‘Bloodstained: Ritual of the Night’ E3 trailer shows new gameplay and boss

Castlevania fans, rejoice! It’s no secret that famed developer Koji Igarashi has been working on Bloodstained: Ritual of the Night. It’s the spiritual successor to Castlevania: Symphony of the Night, of which he wrote and co-directed alongside Toru Hagihara. Funded via Kickstarter and published by 505 Games, we’ve seen some gameplay over the past year, and it was playable at events such as last year’s E3. Sporting a cel-shaded anime art-style, this game aims to bring a new and old flavor to the Metroidvania genre.

Now a new Bloodstained: Ritual of the Night trailer has debuted for this week’s E3, and it shows a lot of what Castlevania fans love: 2-D side-scrolling, lamp-breaking, whips, magic, and lots of and lots of blood! In addition, the new boss revealed in the trailer is called Bloodless. She is able to control blood with her mind and use it to attack our main character, Miriam. Her dress is made out of blood as are her many umbrellas, which appears Miriam can use to protect herself from the “Bloodrain” as Igarashi calls it.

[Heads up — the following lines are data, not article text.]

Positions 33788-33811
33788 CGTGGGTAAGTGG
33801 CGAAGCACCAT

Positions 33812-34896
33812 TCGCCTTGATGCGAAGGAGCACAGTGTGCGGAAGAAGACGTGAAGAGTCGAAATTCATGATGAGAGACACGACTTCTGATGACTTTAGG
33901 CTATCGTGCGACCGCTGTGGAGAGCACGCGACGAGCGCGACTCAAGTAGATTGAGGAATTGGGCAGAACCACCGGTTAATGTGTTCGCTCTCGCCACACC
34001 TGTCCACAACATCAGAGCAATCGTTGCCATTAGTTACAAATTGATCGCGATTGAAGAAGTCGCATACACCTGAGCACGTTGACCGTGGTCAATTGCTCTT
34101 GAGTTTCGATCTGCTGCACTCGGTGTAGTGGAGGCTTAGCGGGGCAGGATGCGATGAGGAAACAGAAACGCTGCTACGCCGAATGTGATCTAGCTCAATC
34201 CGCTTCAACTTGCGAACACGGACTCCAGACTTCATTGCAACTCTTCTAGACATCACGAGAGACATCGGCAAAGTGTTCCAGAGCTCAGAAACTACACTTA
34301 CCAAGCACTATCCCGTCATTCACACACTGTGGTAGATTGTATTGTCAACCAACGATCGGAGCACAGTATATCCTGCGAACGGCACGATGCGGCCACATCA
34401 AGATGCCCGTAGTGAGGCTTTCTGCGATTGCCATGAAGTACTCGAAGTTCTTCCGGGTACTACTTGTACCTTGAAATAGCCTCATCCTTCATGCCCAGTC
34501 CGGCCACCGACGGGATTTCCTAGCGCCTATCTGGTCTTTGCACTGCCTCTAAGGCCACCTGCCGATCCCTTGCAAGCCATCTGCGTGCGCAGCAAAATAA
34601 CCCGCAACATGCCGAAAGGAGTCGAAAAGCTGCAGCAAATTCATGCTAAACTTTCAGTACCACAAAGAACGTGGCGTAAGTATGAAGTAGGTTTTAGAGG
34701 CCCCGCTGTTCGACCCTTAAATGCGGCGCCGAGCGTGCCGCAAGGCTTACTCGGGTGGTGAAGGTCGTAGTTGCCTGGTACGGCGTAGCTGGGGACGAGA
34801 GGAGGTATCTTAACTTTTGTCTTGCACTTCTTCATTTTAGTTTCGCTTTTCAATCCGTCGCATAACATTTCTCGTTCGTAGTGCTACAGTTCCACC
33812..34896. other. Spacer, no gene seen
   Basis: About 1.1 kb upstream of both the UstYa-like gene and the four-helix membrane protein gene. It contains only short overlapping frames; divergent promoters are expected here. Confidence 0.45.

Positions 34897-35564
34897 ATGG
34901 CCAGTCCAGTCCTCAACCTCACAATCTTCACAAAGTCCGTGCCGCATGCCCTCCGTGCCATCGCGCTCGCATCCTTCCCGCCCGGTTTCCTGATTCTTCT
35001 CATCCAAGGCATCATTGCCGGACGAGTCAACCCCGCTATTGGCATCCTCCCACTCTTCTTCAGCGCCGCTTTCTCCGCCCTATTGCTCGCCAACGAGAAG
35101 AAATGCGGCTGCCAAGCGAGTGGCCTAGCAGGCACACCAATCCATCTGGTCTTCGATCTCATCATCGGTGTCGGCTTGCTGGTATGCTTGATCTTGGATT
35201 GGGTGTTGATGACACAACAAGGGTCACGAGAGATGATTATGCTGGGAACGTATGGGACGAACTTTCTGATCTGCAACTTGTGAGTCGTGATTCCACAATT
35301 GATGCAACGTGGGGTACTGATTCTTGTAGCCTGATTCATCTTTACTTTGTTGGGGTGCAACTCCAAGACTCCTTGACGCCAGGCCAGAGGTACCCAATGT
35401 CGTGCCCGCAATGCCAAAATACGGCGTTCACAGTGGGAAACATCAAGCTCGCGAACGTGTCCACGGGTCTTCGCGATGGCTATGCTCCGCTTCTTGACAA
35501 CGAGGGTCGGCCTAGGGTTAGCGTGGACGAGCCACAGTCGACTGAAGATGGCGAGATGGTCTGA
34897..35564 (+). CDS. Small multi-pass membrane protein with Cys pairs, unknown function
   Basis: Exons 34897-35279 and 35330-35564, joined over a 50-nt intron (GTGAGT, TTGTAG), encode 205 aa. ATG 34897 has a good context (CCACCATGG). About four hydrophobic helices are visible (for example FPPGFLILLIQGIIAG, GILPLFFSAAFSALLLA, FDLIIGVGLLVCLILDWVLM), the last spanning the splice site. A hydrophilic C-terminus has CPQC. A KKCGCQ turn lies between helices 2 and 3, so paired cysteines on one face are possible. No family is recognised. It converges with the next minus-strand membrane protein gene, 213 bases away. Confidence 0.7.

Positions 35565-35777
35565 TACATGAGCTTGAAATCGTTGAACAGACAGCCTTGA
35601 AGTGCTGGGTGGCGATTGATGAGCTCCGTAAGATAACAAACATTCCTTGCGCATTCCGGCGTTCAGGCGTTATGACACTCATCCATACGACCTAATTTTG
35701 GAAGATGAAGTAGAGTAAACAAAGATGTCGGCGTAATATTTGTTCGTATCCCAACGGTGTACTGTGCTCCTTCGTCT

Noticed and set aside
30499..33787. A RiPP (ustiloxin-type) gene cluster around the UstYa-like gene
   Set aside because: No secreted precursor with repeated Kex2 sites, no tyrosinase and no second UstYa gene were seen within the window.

Bloodstained: Ritual of the Night

Since it was playable on the show floor last year, we expect the same to be the case for this year as well. Igarashi stated to Polygon that an alpha build for various Kickstarter backers will be available for download sometime in August. Furthermore, the Kickstarter for the game received a backing of $5.5 million from loyal fans who yearn for the good ol’ days of Castlevania goodness. Do you think this game will satisfy your cravings for a traditional Castlevania-like experience? Sound off in the comment section below! Either way, it looks like we’re in for a bloody-good time.

Bloodstained: Ritual of the Night will be launching in early 2018 for PS4, Xbox One, Nintendo Switch, and PC. We’ll be playing it on the E3 show floor this week, will you be there?

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Joey Ferris
Joey Ferris 260 posts

l love to play games and write stuff about them. I can't play something and not tell anyone how I feel about it. Call it a sickness, because it is.